Is the lockdown really more accessible for disabled people, or is it just differently accessible? I’ve read a lot of disabled people talking about how with the lockdown there are no access barriers, but I’ve also been thinking for a while that actually there are access barriers – they’re just different. It’s easy to generaliseContinue reading “COVID-19 – is online more accessible?”
I just spoke on a The World Transformed webinar about coronavirus, and I highlighted some key demands that are emerging from disabled people. A lot of people asked for more information about those in that chat, so here they are: Adequate pay (living wage) for Personal Assistants and carers who all work in high riskContinue reading “Disabled people’s demands under coronavirus”
Wheeled I am wheeled. My weightin legs as flesh made solid ashalf dead and halfalive as weakness but I. I – my movement joy. Myleap up jagged kerbs. Myspeed. I trail people; walking –half running. Failing tocatch me. I keep going. I; after your hoursand blisters my battery runsI speed. I swerve. I keepon going.Continue reading “Wheeled – a poem for International Wheelchair Day”
Starting to study can be quite an intimidating experience. Here’s some advice on joining clubs and societies, making friends, and resolving issues – from access problems to finding emotional support.
Last week, I wrote about the support services in place at the University, and how to get set up with them. This week, I’m discussing health and social care, hiring Personal Assistants, and accommodation at University. One of my key pieces of advice for disabled students about to go to University is that it’s reallyContinue reading “Disabled at Uni: 4. Accommodation, social care, and health care”
In a world that feels bleak, it is important not to accustom ourselves to living without the hope that we can build a better future.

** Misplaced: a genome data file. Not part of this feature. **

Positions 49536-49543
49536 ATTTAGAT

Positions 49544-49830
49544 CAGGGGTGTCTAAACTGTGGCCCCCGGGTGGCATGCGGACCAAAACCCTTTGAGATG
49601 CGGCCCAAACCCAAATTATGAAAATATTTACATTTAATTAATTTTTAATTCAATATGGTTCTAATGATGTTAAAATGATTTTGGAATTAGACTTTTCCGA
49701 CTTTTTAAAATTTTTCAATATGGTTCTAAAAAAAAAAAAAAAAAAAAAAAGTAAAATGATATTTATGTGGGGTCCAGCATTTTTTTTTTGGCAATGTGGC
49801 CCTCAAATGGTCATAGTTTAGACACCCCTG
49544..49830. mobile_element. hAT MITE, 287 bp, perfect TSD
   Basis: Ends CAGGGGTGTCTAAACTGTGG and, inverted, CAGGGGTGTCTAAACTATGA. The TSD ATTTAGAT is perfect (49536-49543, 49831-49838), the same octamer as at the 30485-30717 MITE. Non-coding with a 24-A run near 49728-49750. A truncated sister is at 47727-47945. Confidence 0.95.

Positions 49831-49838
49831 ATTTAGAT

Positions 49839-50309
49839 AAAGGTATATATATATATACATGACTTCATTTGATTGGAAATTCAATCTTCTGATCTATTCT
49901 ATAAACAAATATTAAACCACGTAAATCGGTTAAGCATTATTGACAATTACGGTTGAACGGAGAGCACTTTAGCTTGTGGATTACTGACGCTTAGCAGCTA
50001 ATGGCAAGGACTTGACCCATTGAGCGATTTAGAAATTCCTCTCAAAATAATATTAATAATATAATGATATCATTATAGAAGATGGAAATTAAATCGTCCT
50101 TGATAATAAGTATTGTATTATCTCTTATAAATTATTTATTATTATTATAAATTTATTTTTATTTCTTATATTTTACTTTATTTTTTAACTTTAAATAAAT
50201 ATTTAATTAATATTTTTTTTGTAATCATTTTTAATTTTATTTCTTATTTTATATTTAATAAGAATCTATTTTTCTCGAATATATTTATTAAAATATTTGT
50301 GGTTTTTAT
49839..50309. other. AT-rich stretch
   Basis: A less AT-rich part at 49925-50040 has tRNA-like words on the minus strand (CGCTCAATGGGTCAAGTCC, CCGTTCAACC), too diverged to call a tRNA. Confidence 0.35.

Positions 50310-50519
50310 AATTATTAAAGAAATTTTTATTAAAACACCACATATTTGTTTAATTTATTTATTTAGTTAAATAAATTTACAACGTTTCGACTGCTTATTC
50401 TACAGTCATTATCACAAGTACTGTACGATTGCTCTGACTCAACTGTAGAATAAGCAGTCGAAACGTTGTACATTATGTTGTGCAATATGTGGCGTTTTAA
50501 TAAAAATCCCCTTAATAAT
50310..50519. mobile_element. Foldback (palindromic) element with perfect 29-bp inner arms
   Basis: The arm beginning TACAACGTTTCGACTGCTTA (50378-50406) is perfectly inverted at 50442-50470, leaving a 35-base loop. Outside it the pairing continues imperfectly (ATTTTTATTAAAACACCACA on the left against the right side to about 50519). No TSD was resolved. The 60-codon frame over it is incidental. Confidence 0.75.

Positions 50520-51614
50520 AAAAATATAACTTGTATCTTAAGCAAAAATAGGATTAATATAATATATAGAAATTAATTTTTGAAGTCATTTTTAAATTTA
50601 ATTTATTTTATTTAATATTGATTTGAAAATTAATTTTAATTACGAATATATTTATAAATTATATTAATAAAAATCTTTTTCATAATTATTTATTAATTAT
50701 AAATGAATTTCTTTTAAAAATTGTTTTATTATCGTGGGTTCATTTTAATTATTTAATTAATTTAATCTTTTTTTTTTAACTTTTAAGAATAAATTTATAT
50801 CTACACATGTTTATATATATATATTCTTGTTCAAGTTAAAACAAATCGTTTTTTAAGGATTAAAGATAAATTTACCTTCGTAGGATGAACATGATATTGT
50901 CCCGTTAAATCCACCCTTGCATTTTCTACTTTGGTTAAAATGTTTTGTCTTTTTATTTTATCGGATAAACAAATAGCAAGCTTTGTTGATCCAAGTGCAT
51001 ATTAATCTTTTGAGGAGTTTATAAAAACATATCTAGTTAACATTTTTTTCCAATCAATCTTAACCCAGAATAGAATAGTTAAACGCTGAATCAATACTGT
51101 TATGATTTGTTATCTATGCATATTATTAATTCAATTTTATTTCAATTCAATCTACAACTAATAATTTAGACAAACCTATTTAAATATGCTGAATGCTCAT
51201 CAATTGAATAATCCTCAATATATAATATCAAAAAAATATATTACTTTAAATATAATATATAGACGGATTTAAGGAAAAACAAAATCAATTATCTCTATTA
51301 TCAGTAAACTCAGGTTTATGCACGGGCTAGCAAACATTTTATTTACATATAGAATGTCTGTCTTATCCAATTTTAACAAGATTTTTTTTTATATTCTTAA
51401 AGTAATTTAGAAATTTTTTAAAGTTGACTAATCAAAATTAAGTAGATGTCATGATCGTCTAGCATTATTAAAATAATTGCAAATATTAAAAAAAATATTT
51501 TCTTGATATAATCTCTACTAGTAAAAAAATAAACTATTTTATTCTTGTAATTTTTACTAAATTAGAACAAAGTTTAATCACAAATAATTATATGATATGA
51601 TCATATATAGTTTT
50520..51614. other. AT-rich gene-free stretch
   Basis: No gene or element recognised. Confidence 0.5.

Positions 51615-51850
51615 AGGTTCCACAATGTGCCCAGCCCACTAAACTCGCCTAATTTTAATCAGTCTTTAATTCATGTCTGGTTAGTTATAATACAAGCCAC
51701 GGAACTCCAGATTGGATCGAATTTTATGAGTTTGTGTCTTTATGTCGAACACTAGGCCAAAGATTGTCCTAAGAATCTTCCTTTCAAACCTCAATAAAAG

At Transpose: The Future (Barbican Centre, 6th-8th Dec), a collection of trans artists come together to explore how this could be done, through mediums ranging from opera to electronica and poetry.
Tickets from £5 (conc) to £15 (standard).
Last week, I wrote about Disabled Students’ Allowance and getting the right technology and support in place. This week, it’s more about setting up with the services the University offers, and how to give them what they need to help you. You may already be in contact with staff at the University if you hadContinue reading “Disabled at Uni: 3. Before your course begins (and who’s there to help)”
Last week in this series on applying to study as a disabled person, I wrote on the application process and turning disability to your advantage, and this week I’m writing about Disabled Students Allowance. They fund select equipment and support grants. Disabled Students’ Allowance (or DSA) provides funding for support and equipment for disabled studentsContinue reading “Disabled at Uni: 2. Disabled Students’ Allowance”
Introducing the Disabled at Uni series This covers a number of aspects of the disabled student experience, serving as advice and guidance on studying as a disabled student, the support that’s out there, and how to access it. Applying to study Disabled Students’ Allowance Before your course begins (and who’s there to help) Accomodation, socialContinue reading “Disabled at Uni: 1. Applying to study”
For me, the hardest thing about living with progressive impairment rather than the static impairment I hoped I had is that shifting relationship with the ground. Just as I know what I can do, and what I can expect, this is thrown into relief by a new problem cropping up out of nowhere. I thoughtContinue reading “Adaption = grief + pragmatism”